Aperture 2.0 Hits the Streets

After months of speculation by the Aperture user community, Apple today released Aperture 2.0 with a raft of new image adjustment tools, an overhauled Raw decoder, major speed improvements, and additional camera support.


The bulk of these changes can be loosely corralled into four areas:

  • Interface Changes, cleaner looking (and easier to understand) UI, including the tabbed inspector, double-click behaviors, and the new All Projects, which is similar to Events in iPhoto.
  • Performance Improvements, including an optimized database for better searching and browsing, and Quick Previews that use available Jpegs instead of always decoding the Raw file from scratch. Photographers can use this mode for everything but image editing.
  • Image Decoding and Adjusting, including the Raw 2.0 decoder and a host of new editing tools. Aperture now includes Baseline DNG that enables users to work with DNGs, even if the native Raw format isn't supported by Aperture.
  • New Camera Support, featuring Canon G9, Canon EOS 1Ds Mark III, Nikon D300, Nikon D3, Hasselblad CF-22, Hasselblad CF-39, Leaf Aptus 75s, and the Sony Alpha DSLR-A700.

New users can now move over to Aperture for a cool $199. That's $100 less than the previous version. If you already own a copy, you can upgrade for $99. There's also a 30 day trial version available for download right now. If you like it, you can simply purchase an upgrade or full price registration number.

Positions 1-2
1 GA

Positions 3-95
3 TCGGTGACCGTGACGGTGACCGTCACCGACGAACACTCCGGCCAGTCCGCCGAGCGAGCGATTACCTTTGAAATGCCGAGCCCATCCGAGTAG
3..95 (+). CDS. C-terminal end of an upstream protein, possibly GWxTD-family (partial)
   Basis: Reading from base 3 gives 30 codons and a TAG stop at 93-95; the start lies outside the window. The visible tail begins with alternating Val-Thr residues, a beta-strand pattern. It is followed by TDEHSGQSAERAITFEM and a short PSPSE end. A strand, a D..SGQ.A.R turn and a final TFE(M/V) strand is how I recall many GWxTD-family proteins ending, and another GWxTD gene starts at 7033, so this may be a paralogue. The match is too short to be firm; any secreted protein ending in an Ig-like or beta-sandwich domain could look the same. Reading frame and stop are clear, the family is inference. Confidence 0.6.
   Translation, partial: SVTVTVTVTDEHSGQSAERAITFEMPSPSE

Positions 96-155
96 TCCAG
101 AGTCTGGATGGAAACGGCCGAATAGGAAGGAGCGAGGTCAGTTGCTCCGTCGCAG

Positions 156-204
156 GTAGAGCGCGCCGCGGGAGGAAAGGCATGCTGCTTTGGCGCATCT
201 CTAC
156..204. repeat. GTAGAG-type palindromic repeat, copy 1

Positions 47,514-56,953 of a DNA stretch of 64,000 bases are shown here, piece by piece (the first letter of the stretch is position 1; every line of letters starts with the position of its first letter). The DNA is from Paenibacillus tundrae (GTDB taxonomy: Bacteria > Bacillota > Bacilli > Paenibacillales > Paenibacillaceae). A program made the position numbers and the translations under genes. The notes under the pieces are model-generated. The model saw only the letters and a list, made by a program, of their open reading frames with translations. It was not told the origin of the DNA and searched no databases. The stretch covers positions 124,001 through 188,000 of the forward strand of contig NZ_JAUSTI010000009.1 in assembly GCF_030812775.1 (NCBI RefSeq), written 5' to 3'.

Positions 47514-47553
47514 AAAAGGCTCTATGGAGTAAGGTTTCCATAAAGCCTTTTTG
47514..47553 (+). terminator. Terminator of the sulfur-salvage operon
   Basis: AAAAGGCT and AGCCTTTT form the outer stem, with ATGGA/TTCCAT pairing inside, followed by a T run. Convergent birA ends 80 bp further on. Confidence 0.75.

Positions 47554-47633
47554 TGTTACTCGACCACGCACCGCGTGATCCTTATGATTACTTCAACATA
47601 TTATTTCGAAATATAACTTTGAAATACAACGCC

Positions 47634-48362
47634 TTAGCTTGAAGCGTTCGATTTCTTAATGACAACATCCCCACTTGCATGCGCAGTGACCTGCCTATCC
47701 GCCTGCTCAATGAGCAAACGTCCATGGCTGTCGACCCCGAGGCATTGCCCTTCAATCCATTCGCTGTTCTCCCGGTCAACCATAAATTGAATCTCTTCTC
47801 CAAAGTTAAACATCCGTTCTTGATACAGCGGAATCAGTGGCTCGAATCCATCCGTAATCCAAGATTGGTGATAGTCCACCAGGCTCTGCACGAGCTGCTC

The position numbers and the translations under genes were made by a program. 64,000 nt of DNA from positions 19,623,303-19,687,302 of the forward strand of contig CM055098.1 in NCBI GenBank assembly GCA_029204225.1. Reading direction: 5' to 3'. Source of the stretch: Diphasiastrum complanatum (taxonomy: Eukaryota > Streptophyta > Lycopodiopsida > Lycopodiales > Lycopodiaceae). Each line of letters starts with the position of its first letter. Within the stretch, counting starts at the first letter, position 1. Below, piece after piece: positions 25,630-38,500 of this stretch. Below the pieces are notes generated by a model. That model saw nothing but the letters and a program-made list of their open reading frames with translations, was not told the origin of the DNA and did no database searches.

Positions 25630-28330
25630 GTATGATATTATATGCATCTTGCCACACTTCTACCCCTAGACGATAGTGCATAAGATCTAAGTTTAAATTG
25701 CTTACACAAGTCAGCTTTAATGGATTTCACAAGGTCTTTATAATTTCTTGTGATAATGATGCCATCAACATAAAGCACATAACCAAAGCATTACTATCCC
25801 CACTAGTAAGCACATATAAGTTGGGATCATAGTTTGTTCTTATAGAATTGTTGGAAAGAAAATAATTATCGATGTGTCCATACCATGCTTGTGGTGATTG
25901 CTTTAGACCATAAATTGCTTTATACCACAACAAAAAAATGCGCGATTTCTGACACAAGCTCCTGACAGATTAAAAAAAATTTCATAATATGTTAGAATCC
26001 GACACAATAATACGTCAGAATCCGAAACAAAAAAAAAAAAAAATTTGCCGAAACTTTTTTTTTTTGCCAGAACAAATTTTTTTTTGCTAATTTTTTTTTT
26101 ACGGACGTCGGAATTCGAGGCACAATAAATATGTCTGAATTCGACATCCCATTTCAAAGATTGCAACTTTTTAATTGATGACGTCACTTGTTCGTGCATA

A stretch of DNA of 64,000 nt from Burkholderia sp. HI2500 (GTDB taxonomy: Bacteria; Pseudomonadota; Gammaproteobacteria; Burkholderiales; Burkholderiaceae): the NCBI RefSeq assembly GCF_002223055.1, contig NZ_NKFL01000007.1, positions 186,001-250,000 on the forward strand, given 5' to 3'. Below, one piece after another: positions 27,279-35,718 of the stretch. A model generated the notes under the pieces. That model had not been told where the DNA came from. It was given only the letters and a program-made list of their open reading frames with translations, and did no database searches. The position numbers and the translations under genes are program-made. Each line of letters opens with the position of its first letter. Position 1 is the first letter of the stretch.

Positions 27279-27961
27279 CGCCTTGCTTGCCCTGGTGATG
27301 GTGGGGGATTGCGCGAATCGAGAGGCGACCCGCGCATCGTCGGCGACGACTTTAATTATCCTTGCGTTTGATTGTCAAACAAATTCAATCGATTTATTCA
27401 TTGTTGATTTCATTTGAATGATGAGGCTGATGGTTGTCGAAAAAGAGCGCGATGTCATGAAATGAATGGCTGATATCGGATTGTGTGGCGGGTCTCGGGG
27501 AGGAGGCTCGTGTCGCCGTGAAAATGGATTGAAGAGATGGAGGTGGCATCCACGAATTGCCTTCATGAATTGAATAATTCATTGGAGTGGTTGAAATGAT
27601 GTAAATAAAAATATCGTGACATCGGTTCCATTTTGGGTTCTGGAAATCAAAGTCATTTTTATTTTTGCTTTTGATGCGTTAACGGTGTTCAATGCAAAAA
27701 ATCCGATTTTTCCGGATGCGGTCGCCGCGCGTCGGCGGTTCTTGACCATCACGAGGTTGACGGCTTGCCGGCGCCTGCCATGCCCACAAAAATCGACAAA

If you want to learn more about Aperture 2.0, visit Inside Aperture, where there's a new podcast interview with product manager Joe Schorr about the new features in 2.0, and a variety of blog posts by photographers who have been using the new app.

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Something I've not seen mentioned yet on the various sites I've already visited today is the issue of Aperture's compatibility with Time Machine. I seem to recall there was some sort of an issue with Time Machine corrupting Aperture databases when Leopard first came out.

Was that solved already and I just missed it? Is it solved with Aperture v2? Surely it's not still an issue??

After spending a while late last year comparing the demo versions of each product, I decided that LightRoom was going to be the product for me, but had been holding off with from the final commitment (getting out my credit card). I guess that I should re-assess Aperture now... :-)

First, you should take a close look at both Aperture and Lightroom. Both have demo versions. Aperture is now $199.

As for Time Machine, it doesn't corrupt your Aperture library, but I wouldn't use it for that purpose. Use Aperture's Vault system for incremental backup. It's better suited to the task.

As an Aperture user who doesn't yet own one of the somewhat-recently-released Nikons or Canons, I'm disappointed in Apple's decision to only support the D300, D3, and 1Ds Mark III only in Aperture 2.

Aperture 1.5 was the current version of the software at the time these cameras were released, and remained so for a couple months. Adobe managed to add support for these cameras to its current software line, and did it in a timely manner. The people who owned these recent cameras were left hanging by Apple.

I'm going to stick with Aperture 1.5 until I replace my camera - then I think I'll see what Adobe's offering at that point. If Aperture 2 doesn't blow it away, I'll probably switch. I prefer Aperture's workflow, but - and it surprises me to say this - it looks like Adobe is going to be much better in the support department.